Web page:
Surprisingly they’d made it to the Pearl and were on board before Will’s battered body finally gave out. Jack had been talking with Gibbs (who was very pleased to hear Will would be joining them) and several other crew members whom Will had not met before. The Captain had been giving instructions about their departure, though Will wondered if perhaps that was more a formality given the way the crew confidently and efficiently went about making the ship ready to sail. Will had been watching one of the men shimmy up a rope in an almost gravity-defying manner when he’d started to get dizzy. Black and red spots blotted out his vision quickly, and he could feel himself blacking out, but was powerless to stop it. As soon as his knees buckled, and right about the time he began to slip away so far that he no longer cared he was passing out right on deck, Will felt Jack tighten his hold. He hadn’t even realized Jack still had an arm around him, supporting him, until his unplanned nap caused Jack to tighten his grip in an effort to prevent him from taking a nose drive into the deck. Unfortunately, the hastily tightened grip caused the pain in his ribs to flare up, and Will heard himself groaning just before he was pulled unwillingly into the darkness.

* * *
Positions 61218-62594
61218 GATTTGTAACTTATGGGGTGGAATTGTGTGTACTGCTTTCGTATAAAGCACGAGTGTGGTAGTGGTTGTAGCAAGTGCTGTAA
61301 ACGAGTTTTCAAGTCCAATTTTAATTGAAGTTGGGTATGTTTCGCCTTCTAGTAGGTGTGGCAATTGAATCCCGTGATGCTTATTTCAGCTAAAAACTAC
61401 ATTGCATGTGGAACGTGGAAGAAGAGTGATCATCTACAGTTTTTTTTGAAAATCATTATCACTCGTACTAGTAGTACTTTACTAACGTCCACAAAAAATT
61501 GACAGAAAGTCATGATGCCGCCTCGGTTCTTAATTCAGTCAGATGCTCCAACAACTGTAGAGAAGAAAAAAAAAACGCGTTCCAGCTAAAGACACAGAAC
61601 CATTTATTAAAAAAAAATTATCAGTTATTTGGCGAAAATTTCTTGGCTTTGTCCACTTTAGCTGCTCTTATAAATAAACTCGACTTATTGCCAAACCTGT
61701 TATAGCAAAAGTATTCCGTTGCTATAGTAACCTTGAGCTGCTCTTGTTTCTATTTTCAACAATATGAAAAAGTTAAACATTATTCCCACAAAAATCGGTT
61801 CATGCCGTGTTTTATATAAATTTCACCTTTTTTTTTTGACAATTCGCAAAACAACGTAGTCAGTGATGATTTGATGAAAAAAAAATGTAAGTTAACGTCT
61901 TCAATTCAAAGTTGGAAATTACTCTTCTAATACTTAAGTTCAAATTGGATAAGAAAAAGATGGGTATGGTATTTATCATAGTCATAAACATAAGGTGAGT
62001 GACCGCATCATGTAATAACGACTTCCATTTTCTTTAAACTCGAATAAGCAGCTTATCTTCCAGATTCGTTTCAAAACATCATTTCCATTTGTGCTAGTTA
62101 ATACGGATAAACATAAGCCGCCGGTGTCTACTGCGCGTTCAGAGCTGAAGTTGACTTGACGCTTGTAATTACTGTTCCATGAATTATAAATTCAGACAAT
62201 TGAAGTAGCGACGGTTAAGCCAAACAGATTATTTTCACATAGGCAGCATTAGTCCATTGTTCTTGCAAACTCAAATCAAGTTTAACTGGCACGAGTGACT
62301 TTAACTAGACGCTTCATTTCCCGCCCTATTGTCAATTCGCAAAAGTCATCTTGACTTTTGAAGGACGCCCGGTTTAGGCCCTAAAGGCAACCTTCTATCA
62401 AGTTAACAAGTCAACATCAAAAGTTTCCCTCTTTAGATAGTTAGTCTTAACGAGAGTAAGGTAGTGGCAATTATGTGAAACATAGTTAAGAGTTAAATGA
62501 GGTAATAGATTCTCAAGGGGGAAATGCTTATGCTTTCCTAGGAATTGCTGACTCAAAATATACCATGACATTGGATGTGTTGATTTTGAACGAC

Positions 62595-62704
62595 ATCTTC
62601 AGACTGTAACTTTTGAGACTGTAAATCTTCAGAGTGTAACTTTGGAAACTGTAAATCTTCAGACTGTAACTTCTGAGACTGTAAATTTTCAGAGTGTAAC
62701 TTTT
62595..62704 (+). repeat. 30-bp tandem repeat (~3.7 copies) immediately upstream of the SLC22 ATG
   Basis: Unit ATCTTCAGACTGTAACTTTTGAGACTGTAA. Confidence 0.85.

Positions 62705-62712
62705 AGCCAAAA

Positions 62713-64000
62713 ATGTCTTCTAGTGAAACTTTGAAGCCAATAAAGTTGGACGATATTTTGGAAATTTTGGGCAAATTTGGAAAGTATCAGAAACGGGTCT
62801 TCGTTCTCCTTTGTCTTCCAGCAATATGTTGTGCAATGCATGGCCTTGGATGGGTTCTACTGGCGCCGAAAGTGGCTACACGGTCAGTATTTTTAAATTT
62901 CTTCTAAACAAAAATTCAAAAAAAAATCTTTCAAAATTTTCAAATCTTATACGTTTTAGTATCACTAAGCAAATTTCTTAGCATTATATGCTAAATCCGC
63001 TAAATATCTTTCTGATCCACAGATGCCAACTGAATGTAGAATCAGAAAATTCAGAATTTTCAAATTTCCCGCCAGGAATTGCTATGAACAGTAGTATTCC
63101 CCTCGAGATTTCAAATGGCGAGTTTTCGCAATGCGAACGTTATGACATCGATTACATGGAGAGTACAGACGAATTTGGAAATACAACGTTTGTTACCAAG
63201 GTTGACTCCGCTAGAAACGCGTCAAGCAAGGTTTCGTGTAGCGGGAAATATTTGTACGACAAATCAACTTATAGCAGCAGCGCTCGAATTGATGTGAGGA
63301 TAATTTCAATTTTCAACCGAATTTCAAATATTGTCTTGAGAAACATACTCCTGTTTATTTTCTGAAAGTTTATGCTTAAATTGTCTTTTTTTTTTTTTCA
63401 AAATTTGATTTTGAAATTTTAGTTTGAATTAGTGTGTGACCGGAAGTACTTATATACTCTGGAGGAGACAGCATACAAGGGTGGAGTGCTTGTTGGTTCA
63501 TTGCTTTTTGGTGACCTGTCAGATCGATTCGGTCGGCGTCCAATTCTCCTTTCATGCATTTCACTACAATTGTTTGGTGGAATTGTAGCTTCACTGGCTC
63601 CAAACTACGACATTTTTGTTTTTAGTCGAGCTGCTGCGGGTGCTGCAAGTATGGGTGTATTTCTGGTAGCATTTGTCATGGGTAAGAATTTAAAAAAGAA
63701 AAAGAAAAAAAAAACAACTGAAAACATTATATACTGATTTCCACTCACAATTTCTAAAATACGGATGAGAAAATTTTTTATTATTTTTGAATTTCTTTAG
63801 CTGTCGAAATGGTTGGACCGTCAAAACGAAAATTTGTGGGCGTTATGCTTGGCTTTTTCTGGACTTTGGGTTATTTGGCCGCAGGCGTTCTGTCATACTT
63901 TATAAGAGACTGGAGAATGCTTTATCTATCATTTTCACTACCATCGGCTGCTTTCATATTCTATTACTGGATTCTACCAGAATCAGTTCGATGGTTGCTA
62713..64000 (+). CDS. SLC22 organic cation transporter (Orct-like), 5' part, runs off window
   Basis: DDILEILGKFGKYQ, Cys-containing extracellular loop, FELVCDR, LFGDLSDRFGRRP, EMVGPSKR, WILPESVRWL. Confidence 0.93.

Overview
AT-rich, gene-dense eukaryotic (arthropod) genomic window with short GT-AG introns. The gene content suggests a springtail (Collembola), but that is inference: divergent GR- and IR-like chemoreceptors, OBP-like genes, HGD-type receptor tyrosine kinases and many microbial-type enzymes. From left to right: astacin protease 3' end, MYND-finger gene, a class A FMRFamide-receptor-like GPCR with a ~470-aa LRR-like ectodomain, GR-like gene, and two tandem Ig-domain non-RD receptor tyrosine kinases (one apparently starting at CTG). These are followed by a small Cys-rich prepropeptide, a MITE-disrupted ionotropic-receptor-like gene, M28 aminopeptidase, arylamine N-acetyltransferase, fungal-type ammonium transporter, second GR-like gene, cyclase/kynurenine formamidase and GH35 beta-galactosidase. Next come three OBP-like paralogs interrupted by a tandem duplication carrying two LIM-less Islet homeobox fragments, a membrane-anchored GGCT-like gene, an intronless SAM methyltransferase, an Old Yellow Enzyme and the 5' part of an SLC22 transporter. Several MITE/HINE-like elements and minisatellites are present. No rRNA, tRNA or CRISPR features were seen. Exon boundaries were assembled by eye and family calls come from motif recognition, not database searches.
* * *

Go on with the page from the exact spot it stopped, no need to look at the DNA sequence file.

Anamaria waited until Jack had Will settled on his own bed before she slapped him on the face.
“What do you think yer doin’? Bringing a hurt man on board-“
“Now Ana,” Jack started, surprised by her outburst. Anamaria wasn’t a typical female, so Jack expected no sudden show of sympathy or hysterics, but he definitely hadn’t expected she’d object to Will’s presence onboard.
“…and makin’ him stand there ‘till ‘e drops!” she finished, ignoring his interruption. Turning to look at the unconscious man lying on the bed, she continued, her tone now softer, “What ‘appened to ‘im?”
“Elizabeth lef’ him at the alter.”
“I could have tol’ ya that was gonna ‘apppen,” Anamaria said, though there was no pride or smugness in her voice. On Jack’s look of confusion, she explained, “Women’s intuition.”
“Yer no’ a woman. Yer pirate,” Jack said.
Anamaria rolled her eyes before continuing, “What else ‘appened? Elizabeth might be a spirited lady, but there’s no way she did all tha’ to ‘im.” She gestured to the red and purple bruises and cuts on Will’s face.